The CEO of Huma Health, Dan Vahdat, has warned that the NHS risks falling behind countries including US, Germany and France on adoption of digital health unless it aligns funding. 

Vahdat said that although the UK rapidly deployed digital health technologies during the pandemic it had not since followed up with aligning accompanying regulatory policies and reimbursement regimes.  

Talking to Digital Health News from Davos, the annual meeting in Switzerland of politicians and global business leaders, where he was speaking on how digital health companies can help improve health equity, Vahdat said that digital health has hit the mainstream.   

“The Pandemic required people to do things differently and showed tech can work at larger scale and can add value. It massively accelerated adoption and 100% that pace of adoption will be sustained,” the Huma CEO said.   

One of the key differences was that many people hadn’t even been aware that things like remote consultations were possible three-years ago.  “Due to the pandemic many people have now experienced these services and lots of people love remote care.”    

Digital health companies like Huma have shown that digital health models can improve equity “making the same care pathways and reminders and coaches and nurses looking after you democratises health as people get the same levels of care,” said Vahdat. 

“In terms of the democratistaion of care, you can deploy an asthma solution to all patients at a health system, have same reminders, behaviour change, that is happening today in London.” 

Huma says it has shown, for instance, how through digital tools it can make clinical trials more equitable, improving enrolment among women – who are historically under-represented in trials – and those who just live further from clinical trial centres.   

A sign of how far things have come is that the leading pharmaceutical and medical devices company now see it as absolutely central to their future strategy. He said there was a lot of interest at Davos, with the CEOs of heads of many companies discussing how tech can support future care delivery.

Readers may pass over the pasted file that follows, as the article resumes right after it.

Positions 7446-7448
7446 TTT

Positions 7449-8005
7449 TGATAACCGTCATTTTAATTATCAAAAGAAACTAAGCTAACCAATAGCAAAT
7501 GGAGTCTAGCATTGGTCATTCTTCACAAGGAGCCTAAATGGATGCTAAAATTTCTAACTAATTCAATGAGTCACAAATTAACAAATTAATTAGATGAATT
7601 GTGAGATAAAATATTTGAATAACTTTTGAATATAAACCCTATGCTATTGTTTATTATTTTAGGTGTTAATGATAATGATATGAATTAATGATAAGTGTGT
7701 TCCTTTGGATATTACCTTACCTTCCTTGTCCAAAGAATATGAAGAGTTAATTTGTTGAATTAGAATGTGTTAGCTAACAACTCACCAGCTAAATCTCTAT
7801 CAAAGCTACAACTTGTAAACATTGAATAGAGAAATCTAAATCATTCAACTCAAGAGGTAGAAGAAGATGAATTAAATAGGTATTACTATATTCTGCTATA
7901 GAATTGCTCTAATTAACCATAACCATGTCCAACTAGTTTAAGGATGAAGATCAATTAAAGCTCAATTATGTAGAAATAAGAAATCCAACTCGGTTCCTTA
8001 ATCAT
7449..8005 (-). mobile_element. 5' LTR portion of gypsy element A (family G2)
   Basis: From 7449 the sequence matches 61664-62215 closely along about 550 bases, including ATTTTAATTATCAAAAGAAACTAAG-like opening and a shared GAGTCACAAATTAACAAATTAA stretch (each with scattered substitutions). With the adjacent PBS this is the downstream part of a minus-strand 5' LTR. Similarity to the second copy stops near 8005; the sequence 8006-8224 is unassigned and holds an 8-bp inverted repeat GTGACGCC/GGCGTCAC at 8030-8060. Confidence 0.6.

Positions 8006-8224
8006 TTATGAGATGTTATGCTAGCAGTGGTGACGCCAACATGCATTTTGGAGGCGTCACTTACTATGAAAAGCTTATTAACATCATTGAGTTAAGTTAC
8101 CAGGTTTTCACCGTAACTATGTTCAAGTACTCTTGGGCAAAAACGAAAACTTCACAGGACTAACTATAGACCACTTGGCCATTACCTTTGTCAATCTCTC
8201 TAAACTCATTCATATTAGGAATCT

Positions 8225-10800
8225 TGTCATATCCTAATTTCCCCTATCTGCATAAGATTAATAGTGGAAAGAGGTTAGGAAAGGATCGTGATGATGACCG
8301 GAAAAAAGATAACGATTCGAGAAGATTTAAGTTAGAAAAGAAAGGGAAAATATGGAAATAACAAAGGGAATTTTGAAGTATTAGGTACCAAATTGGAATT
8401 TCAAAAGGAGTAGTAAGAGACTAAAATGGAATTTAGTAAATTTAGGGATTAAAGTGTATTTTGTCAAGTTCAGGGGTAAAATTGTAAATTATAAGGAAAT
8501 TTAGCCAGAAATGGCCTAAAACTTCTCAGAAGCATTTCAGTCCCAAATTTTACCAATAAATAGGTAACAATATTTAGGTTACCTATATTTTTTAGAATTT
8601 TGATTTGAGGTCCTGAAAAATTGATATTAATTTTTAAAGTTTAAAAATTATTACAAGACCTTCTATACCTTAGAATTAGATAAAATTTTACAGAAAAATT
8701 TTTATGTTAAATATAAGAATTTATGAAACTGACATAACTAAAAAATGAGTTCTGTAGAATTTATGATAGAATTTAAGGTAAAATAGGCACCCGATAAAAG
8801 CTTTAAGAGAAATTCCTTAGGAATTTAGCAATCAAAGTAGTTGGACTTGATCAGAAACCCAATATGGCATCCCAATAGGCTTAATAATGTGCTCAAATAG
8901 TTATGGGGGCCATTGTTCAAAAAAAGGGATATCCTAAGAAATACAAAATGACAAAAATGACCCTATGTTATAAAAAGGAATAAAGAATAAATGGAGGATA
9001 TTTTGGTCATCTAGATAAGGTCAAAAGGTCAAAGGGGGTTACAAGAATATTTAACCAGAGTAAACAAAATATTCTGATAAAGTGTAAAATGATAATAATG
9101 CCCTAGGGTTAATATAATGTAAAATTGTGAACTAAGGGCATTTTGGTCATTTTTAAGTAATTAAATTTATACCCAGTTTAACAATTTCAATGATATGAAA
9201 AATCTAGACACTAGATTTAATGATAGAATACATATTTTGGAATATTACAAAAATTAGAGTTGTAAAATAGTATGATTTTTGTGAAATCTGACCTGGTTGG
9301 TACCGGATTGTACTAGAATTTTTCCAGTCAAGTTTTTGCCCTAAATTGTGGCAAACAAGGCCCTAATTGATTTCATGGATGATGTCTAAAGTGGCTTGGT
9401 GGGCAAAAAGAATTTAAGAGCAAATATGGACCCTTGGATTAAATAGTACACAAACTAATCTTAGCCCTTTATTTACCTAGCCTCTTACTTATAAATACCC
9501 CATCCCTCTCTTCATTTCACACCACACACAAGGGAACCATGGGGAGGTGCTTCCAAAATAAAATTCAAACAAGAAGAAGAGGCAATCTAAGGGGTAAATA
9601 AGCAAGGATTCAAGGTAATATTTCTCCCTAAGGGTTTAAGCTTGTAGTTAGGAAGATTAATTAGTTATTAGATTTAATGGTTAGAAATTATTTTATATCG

“I had one hour of brainstorming with Pharma and whether they should do it all themselves – or partner,” said Vahdat. “Four years ago you wouldn’t even get a meeting. The difference is like trying to talk about electric cars four years ago to today.”  

Just like electric cars digital health still required a whole supporting infrastructure to be put in place, including legal, reimbursement, to achieve full potential. 

He added: “The pandemic showed you can remotely monitor patients where you have more mature reimbursement models. In the US almost every hospital system now have some level of remote monitoring programme or want to have one soon.” 

Asked about how the UK NHS compared, Vahdat said: “There is lots of activity on virtual wards and lots of talking about it, but in terms of launching systems and scaling there is work to do as it’s still not reimbursed. The government has actually slashed the funding to reimburse for remote care.” 

Having led the way in the pandemic on technology adoption, he warned that the UK is now falling behind. 

“The UK is one of the countries that adopted fastest but not the business models needed to accompany, as a result we are behind Germany and the USA and will soon be behind France, and that’s not good.” 

The disconnect meant that digital health companies “have to work three times as hard to succeed,” said Vahdat.  

And with the tech market down-turn, many in the digital health sector are finding it extremely hard, seeing share prices and valuations plummet. One time UK digital health unicorn Babylon Health, for instance, is at just 5% of its peak share price and loses money on every member that comes in, while health AI firm Sensyne Health failed in 2022.   

Vahdat said the “squeeze puts emphasis on fundamentals”, and added “valuations are short-term, valuation is not the business.” Huma is not publicly listed. 

The Huma CEO concluded: “For the category to mature it really needs an eco-system of digital health companies to develop and succeed. One of the key things for us is to work out how can we partner more and more to have maximum impact.”